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The population of the town was 606 as of the 2006 census.
Foynes is located on an attractive stretch of the estuary of river Shannon.
It is situated in the parish of Robertstown.
It is about six kilometres from Shanagolden and near Leahy’s Point on the southern shore of the estuary.
It is noteworthy for having been, in the early years of aviation, the last port of call on the eastern shore of the Atlantic for flying boats.
Surveying flights for flying boat operations were made by Charles Lindbergh in 1933 and a terminal was begun in 1935.
The first transatlantic proving flights were operated in July 1937.
Services to New York, Southampton, Montreal, Poole and Lisbon followed, the first non-stop New York service operating on 1942 in 25 hours 40 minutes.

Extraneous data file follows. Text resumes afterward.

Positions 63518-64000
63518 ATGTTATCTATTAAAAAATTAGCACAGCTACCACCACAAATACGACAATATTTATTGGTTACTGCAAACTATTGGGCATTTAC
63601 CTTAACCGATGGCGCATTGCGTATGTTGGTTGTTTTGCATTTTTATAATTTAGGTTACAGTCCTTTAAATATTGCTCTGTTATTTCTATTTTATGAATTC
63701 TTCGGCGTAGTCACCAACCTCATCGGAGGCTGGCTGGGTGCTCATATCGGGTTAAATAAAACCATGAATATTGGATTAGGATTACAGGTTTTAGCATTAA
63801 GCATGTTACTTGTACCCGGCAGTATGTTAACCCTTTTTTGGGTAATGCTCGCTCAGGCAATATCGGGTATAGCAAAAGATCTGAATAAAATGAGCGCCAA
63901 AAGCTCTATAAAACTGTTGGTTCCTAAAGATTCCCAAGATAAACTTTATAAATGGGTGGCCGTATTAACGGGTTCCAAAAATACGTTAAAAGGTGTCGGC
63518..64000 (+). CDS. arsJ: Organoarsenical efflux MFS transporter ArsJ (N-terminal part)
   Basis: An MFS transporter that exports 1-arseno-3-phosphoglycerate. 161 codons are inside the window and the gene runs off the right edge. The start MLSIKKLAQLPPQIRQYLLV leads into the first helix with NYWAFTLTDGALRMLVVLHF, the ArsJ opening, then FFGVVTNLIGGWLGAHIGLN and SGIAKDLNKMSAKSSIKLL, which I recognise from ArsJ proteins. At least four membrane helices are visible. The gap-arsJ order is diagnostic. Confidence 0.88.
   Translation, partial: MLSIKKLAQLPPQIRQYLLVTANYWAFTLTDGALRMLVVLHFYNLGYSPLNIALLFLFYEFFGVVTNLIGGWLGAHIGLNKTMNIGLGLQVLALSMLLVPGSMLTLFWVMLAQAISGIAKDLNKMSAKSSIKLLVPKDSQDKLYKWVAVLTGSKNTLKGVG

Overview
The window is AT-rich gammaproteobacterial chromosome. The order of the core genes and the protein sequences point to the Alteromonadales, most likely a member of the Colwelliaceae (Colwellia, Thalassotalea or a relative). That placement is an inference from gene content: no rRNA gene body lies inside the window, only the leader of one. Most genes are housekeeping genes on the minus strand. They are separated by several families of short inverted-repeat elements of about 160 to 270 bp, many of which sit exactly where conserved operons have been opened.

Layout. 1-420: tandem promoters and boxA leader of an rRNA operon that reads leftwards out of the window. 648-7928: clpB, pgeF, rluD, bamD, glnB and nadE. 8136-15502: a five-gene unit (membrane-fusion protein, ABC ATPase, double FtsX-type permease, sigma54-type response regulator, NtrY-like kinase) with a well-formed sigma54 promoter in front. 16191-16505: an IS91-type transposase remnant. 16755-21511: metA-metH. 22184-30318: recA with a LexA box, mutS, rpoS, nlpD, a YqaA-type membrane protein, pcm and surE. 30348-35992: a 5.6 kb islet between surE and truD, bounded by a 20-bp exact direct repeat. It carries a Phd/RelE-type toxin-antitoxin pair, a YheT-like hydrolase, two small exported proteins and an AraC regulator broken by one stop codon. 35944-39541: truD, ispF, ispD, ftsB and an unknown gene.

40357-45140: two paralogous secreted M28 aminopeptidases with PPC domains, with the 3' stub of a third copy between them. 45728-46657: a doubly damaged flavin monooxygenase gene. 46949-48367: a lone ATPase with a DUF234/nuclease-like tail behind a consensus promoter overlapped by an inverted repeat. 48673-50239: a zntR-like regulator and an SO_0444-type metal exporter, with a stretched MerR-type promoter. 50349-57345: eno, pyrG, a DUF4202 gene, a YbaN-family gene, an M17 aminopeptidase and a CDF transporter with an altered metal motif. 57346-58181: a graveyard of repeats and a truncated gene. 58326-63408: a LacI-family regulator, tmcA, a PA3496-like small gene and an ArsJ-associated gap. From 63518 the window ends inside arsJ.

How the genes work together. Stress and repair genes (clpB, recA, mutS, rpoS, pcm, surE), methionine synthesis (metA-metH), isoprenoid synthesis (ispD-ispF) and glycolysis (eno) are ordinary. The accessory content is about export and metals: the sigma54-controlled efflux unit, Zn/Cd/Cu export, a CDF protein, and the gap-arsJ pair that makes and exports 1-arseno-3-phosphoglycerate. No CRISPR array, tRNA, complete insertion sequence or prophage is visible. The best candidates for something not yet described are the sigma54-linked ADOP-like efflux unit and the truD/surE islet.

The advent of Shannon Airport made Foynes redundant as a stopping point and the airport closed in 1946.
A museum, The Flying Boat Museum, charting the brief but important history of aviation in Foynes is located in the port buildings.
Foynes as a port has a longer history, being first surveyed in 1837, and is now the location of a major deep water seaport operated by the Shannon Foynes Port Company,.
It is anticipated that more traffic from the upstream Limerick Port will ultimately be diverted there as the latter port lands are redeveloped for residential purposes.
Foynes is near to Adare, a famous heritage town, and the city of Limerick.
The main gateway to the region is Shannon Airport.